Being falsely accused of harassment can be extremely distressing; it is, therefore, important to secure specialist representation at the earliest opportunity in order to ensure the best possible outcome for your case.

What Is Harassment?

Harassment is behaviour towards another person that is unwanted and makes them feel intimidated, distressed humiliated or fearful. Examples of behaviour that might constitute harassment include unwanted communication, such as telephone calls, texts, emails or messaging via social media, verbal abuse, or threats, following, watching, or monitoring someone, or publishing malicious information about someone.

What To Do If You're Subject To A False Allegation Of Harassment

If you have been accused of harassment – or have reason to believe any potential allegations may be made against you - you should contact an experienced solicitor to seek advice about what may happen next and how best to approach matters.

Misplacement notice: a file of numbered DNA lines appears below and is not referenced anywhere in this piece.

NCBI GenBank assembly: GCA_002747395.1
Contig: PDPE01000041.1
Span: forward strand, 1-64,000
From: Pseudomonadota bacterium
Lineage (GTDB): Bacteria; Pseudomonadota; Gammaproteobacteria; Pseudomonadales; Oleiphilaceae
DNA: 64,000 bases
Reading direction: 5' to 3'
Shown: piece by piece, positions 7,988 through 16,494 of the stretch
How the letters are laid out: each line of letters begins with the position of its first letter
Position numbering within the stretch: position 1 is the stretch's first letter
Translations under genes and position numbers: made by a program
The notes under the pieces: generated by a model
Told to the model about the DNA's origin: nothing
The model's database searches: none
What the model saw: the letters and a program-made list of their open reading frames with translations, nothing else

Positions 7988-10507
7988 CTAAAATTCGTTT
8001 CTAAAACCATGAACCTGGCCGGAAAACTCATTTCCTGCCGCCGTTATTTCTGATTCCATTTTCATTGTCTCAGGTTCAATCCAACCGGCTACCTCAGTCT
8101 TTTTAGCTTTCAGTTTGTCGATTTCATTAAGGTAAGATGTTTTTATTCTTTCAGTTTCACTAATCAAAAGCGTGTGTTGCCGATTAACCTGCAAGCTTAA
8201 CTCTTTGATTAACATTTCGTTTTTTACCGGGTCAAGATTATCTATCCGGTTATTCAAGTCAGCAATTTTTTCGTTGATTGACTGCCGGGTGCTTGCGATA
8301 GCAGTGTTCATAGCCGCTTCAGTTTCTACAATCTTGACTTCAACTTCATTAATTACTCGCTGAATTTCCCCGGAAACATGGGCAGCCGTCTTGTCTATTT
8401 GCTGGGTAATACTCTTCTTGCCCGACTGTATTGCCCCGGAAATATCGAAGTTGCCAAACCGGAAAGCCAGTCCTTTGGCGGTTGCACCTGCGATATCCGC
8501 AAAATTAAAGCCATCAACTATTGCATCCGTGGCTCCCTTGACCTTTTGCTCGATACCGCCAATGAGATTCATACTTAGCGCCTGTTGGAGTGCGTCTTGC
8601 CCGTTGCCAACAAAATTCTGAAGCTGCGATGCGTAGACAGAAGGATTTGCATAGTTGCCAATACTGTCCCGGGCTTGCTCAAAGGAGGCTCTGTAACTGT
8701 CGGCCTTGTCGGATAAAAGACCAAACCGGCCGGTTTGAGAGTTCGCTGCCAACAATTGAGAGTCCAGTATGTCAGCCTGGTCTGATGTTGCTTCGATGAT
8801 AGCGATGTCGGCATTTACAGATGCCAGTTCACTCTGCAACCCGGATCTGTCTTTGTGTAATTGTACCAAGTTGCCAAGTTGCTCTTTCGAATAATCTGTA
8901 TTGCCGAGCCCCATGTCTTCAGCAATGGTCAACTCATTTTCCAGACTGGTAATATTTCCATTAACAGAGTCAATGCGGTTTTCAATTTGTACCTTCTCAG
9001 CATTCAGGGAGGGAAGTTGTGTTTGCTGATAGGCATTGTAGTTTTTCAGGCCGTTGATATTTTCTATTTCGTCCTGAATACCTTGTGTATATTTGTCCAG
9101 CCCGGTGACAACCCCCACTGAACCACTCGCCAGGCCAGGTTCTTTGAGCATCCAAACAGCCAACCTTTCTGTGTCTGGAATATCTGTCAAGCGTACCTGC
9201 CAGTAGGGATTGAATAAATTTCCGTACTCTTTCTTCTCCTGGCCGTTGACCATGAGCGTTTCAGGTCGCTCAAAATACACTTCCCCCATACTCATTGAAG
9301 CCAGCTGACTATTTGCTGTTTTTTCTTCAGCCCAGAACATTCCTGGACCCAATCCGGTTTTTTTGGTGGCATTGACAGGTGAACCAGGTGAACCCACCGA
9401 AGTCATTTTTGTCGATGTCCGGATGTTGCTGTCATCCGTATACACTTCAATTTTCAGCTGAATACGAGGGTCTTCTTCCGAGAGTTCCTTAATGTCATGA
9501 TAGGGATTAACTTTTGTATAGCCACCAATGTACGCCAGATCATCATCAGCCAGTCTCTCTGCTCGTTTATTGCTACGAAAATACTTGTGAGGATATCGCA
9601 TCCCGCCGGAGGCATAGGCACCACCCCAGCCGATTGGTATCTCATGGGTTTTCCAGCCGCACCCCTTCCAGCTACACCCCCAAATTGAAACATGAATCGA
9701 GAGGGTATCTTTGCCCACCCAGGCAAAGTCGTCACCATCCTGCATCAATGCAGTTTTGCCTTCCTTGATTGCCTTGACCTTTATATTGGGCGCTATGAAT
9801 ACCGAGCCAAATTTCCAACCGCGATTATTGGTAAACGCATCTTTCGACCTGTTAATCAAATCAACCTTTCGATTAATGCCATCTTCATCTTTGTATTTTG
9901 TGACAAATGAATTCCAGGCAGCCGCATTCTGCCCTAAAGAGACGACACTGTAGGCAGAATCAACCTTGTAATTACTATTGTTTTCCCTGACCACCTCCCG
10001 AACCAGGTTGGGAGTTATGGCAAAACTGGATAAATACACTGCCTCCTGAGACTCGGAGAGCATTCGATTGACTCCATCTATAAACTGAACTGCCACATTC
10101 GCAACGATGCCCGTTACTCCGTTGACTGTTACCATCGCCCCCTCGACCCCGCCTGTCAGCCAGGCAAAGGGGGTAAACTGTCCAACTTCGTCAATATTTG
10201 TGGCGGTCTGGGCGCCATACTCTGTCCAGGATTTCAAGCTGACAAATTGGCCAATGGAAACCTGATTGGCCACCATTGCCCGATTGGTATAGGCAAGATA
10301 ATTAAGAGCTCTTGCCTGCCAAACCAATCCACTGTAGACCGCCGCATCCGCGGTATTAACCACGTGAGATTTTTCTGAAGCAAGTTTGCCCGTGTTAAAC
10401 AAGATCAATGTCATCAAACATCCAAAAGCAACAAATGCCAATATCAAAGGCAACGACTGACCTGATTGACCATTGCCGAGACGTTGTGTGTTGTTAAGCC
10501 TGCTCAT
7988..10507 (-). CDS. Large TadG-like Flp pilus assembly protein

You may receive a call or visit from a police officer asking you to attend an interview to answer questions. Should this be the case, it is important to contact a solicitor as soon as possible, prior to making any arrangements with an officer or discussing any aspect of the case with them.

Harassment is in fact both a criminal offence and civil cause of action under the Protection from Harassment Act 1997. You may not necessarily be contacted by the police, but instead receive a letter and/or claim form from a firm of solicitors in respect of a civil claim being made against you.

Monan Gozzett have a wealth of experience in dealing with all aspects of harassment allegations, from providing robust safeguarding advice in relation to preparing for a police interview, to defending claims in the civil courts. If you would like to speak to our expert legal team then please contact via the links below.


If you would like to speak to our expert legal team about this, or any related subject then please contact our team by phone on 0207 936 6329, Email or by completing our Quick Contact Form below.